Jee (17), who reported thicker endometrium in the letrozole cycles compared to the previous CC cycles in which thin endo-metrium was identified. On the other hand, Kar (18) reported a nonsignificant difference in the endometrial thickness between the two treatment modalities; however Badawy et al. (19) reported a significantly greater endometrial thickness in the CC cycles. Some authors have postulated that higher doses of letrozole might impair endometrium growth during the follicular phase of the cycle (6). However, consequent data reject this idea even with letrozole doses up to 7.5 mg and when used as long as 10 days (7). Since four women in our study had endometrial thickness less than 7 mm despite the use of letroz-ole, additional investigations will be required to clarify the etiology. In the current study, the trilaminar endometrial pattern was significantly greater in the current letrozole cycle compared to the previous failed CC cycle. These results agree with the study of Jang and Jee (17). Trilaminar endometrial pattern has a low positive predictive value (PPV) for pregnancy (33.1%), while the nonexistence of a multilayered pattern does not exclude conception but renders it improbable (NPV, 85.7%) (20). The beneficial endometrial effects in the letrozole

cycle compared to the previous failed CC cycle may be attributed to: (i) the enhancing effect of letrozole on endometrial vasculature (21); (ii) letrozole, unlike CC, has no endometrial antiestrogenic effects, as it does not deplete estrogen receptor; and (iii) letrozole effect decreases during the late follicular phase as it is more rapidly cleared from the circulation due to a shorter half-life (48 h) compared to CC that may take up to 2 months due to its prolonged half-life (2 weeks) (6,7).

Cacciatore et al. (22) reported that, the uterine artery PI > 3.0 or an absence of the uterine artery end-diastolic velocities have been associated with poor implantation rate. In the current study there was no significant difference between uterine artery Doppler indices between the current letrozole and previous CC cycles on the day of hCG administration. The uterine artery impedance has limited value in assessing endometrial receptivity as most of the blood passing through the uterine arteries supply the myometrium and not the endo-metrium. Also, it reflects the impedance of the whole uterine vascular bed that may be affected by factors, such as adenomy-osis and fibroids. Therefore, evaluation of vascularization around the endometrium is more reasonable for assessing endometrial receptivity (23). Kupesic and Kurjak were the first who studied blood flow velocity waveform changes in the subendometrial spiral artery and demonstrated that they may be useful indicators of endometrial receptivity (8,24). In our study, we found that there were a significantly higher rate of detection of blood flow signals in the subendometrial region and a significantly lower impedance of both the RI and PI of the subendometrial spiral arteries in the letrozole cycle compared to the previous CC cycle. These results agree with Selim and Borg (16) and Baruah et al. (21) in the cases of PCOS and ElKattan (25) in the cases of unexplained infertility.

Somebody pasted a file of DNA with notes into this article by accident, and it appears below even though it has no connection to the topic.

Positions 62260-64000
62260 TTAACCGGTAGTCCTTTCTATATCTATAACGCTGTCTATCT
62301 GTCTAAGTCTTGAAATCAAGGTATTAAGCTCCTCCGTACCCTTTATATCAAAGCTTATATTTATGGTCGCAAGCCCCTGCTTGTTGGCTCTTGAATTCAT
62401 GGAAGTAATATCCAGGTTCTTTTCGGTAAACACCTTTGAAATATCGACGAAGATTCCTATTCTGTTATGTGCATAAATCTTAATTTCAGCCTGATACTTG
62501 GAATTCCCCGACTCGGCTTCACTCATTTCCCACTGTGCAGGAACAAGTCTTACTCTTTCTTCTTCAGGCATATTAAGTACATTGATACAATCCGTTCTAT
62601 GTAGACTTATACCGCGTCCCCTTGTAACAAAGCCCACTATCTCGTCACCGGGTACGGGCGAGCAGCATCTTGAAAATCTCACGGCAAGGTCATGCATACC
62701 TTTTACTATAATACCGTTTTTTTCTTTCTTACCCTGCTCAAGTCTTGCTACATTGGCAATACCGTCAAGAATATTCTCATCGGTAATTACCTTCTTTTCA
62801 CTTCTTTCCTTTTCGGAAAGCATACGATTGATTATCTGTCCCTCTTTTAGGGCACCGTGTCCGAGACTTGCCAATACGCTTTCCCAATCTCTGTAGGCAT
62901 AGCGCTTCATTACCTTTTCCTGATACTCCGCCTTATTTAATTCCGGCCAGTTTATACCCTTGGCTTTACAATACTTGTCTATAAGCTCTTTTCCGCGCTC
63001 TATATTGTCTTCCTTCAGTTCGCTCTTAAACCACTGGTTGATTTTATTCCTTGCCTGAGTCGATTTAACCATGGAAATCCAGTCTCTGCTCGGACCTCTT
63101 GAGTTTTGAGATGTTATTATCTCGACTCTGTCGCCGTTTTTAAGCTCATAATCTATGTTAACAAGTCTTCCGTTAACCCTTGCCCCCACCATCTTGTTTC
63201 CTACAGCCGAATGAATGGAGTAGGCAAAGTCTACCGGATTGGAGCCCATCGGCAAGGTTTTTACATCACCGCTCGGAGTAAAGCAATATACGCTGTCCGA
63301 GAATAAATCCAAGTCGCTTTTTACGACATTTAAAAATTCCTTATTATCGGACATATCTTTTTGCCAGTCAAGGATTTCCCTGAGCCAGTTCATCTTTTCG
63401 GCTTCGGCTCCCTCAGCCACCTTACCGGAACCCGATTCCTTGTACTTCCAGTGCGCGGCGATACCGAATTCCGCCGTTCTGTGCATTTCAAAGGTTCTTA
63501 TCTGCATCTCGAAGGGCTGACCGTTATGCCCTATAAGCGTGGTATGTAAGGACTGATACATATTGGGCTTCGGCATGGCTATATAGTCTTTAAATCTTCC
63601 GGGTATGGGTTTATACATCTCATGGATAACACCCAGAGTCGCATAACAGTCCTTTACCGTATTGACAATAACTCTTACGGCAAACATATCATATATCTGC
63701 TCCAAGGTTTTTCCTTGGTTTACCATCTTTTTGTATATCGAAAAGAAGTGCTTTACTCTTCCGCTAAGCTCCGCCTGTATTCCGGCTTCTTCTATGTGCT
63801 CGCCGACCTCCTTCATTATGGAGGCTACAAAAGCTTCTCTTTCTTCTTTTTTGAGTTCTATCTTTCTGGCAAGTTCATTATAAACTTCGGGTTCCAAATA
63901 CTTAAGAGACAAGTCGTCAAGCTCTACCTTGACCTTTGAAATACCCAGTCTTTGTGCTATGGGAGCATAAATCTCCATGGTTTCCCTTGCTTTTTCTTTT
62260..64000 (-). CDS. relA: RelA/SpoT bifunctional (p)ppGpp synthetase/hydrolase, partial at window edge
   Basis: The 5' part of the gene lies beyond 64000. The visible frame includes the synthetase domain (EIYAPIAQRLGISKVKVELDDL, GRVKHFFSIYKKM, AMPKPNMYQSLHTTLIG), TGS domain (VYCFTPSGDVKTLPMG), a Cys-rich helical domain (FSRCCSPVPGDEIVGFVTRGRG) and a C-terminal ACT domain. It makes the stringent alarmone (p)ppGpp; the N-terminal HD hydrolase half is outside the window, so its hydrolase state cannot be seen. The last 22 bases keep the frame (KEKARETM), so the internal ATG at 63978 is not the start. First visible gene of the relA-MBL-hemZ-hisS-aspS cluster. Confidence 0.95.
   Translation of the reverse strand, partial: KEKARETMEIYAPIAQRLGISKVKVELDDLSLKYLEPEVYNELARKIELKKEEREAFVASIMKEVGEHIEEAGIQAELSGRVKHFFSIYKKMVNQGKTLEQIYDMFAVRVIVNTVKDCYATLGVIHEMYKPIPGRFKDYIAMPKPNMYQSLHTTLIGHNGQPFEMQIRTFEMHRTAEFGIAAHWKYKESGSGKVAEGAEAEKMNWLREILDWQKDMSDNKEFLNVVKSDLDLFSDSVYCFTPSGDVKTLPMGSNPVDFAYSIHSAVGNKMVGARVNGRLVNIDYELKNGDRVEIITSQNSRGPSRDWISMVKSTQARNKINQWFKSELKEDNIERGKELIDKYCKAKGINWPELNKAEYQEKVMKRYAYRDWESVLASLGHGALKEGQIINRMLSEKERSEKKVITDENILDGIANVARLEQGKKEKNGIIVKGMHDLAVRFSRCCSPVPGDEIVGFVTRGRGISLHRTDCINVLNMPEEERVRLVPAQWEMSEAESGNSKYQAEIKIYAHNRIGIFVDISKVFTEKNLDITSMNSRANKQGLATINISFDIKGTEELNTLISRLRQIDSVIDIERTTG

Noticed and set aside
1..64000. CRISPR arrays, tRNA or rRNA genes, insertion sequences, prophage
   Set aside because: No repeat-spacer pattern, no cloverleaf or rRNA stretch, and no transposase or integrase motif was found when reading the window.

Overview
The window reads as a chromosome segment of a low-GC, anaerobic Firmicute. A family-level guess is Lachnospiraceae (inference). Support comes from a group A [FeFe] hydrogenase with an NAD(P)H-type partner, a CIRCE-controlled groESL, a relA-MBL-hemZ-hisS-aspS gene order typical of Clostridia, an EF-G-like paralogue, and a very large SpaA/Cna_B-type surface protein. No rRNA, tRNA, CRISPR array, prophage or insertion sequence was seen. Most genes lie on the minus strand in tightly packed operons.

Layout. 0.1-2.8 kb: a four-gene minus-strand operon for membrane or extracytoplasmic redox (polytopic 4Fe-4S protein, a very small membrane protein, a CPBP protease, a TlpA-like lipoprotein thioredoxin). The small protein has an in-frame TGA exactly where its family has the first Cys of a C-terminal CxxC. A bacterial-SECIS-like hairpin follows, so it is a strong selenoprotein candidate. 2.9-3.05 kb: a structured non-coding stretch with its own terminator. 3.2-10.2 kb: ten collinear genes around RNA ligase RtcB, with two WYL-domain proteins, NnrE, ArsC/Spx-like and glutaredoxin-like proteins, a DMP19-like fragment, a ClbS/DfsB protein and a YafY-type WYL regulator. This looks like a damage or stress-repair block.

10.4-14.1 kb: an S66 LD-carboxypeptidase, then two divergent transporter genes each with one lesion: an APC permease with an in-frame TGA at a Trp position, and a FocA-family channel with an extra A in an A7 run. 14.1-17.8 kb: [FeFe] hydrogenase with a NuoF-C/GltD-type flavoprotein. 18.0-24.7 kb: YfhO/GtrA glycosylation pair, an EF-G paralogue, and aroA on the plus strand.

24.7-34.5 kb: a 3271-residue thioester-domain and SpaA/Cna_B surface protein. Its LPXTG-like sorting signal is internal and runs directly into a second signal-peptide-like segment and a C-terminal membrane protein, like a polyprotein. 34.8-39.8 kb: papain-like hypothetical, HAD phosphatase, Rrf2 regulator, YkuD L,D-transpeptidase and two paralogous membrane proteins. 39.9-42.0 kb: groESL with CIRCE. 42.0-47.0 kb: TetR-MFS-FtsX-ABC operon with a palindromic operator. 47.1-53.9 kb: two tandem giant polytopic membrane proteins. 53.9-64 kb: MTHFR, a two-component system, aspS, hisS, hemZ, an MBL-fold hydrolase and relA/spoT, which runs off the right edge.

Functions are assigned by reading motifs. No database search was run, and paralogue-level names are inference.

All study subjects were ovulatory during previous CC and subsequent letrozole cycles. This agrees with studies revealed that letrozole may be superior or at least equal to CC in ovulation rates in women with anovulatory PCOS and inadequate clomiphene response (7). Pregnancy was reported in 12 women (20%) during subsequent letrozole cycle, all with endometrial thickness p 7 mm. This agrees with studies reported that endo-metrial thickness should be 7 mm or more for successful implantation (14).

Our study has some limitations: (i) non-blinded; (ii) endo-metrial status in the natural cycle was not described; and (iii) endometrial growth is a dynamic process and it continued behind the time of hCG injection so it is better to repeat investigations in the mid luteal phase but we thought that as letroz-ole has a short half-life, its effects on the endometrium might be maximized in the late follicular phase. However, we believe the results are of interest since there are few studies evaluating the impact of letrozole on ultrasonographic markers of endo-metrial receptivity in PCOS women with poor endometrial response to clomiphene citrate.

5. Conclusion

Letrozole is an effective second-line treatment in anovulatory PCOS women with inadequate endometrial response to CC despite adequate ovulation, as letrozole improved uterine receptivity by improving the endometrial thickness, trilaminar pattern and blood flow. However, larger, randomized, controlled studies are required to confirm these results.

Conflict of interest

The authors declare that they have no conflict of interest.

Acknowledgments

The authors would like to thank professor Abd Elmoniem

Abd El Fatah Younis (Community and Public health Department) for performing the statistics of this study.